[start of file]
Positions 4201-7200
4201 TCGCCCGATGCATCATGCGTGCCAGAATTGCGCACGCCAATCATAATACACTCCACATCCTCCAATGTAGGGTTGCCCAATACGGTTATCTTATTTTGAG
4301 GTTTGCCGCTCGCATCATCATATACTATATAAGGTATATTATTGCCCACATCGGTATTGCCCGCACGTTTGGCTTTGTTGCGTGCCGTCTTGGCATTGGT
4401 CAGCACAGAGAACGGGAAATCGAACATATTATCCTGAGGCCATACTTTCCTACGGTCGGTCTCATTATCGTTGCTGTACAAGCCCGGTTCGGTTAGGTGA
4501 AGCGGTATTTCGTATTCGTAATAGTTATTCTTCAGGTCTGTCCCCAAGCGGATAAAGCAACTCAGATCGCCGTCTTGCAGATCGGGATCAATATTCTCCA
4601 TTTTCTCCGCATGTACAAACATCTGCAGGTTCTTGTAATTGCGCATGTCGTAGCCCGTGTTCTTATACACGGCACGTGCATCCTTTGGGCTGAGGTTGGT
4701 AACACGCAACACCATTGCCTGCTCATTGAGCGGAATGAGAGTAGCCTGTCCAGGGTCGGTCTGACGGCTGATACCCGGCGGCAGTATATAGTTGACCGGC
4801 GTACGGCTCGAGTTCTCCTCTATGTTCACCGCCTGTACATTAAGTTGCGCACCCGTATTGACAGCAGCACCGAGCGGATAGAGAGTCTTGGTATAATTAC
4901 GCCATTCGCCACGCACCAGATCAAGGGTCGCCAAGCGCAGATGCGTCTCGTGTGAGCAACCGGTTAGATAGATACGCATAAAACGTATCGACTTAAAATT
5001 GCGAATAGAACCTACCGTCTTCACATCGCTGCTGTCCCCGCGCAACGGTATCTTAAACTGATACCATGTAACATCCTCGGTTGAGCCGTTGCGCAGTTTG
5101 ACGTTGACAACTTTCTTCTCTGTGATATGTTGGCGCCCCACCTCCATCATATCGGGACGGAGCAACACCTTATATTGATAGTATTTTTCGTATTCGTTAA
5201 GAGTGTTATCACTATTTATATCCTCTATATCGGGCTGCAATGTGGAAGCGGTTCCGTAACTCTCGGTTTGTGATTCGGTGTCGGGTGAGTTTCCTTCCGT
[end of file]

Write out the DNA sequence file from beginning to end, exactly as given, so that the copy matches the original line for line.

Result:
Positions 4201-7200
4201 TCGCCCGATGCATCATGCGTGCCAGAATTGCGCACGCCAATCATAATACACTCCACATCCTCCAATGTAGGGTTGCCCAATACGGTTATCTTATTTTGAG
4301 GTTTGCCGCTCGCATCATCATATACTATATAAGGTATATTATTGCCCACATCGGTATTGCCCGCACGTTTGGCTTTGTTGCGTGCCGTCTTGGCATTGGT
4401 CAGCACAGAGAACGGGAAATCGAACATATTATCCTGAGGCCATACTTTCCTACGGTCGGTCTCATTATCGTTGCTGTACAAGCCCGGTTCGGTTAGGTGA
4501 AGCGGTATTTCGTATTCGTAATAGTTATTCTTCAGGTCTGTCCCCAAGCGGATAAAGCAACTCAGATCGCCGTCTTGCAGATCGGGATCAATATTCTCCA
4601 TTTTCTCCGCATGTACAAACATCTGCAGGTTCTTGTAATTGCGCATGTCGTAGCCCGTGTTCTTATACACGGCACGTGCATCCTTTGGGCTGAGGTTGGT
4701 AACACGCAACACCATTGCCTGCTCATTGAGCGGAATGAGAGTAGCCTGTCCAGGGTCGGTCTGACGGCTGATACCCGGCGGCAGTATATAGTTGACCGGC
4801 GTACGGCTCGAGTTCTCCTCTATGTTCACCGCCTGTACATTAAGTTGCGCACCCGTATTGACAGCAGCACCGAGCGGATAGAGAGTCTTGGTATAATTAC
4901 GCCATTCGCCACGCACCAGATCAAGGGTCGCCAAGCGCAGATGCGTCTCGTGTGAGCAACCGGTTAGATAGATACGCATAAAACGTATCGACTTAAAATT
5001 GCGAATAGAACCTACCGTCTTCACATCGCTGCTGTCCCCGCGCAACGGTATCTTAAACTGATACCATGTAACATCCTCGGTTGAGCCGTTGCGCAGTTTG
5101 ACGTTGACAACTTTCTTCTCTGTGATATGTTGGCGCCCCACCTCCATCATATCGGGACGGAGCAACACCTTATATTGATAGTATTTTTCGTATTCGTTAA
5201 GAGTGTTATCACTATTTATATCCTCTATATCGGGCTGCAATGTGGAAGCGGTTCCGTAACTCTCGGTTTGTGATTCGGTGTCGGGTGAGTTTCCTTCCGT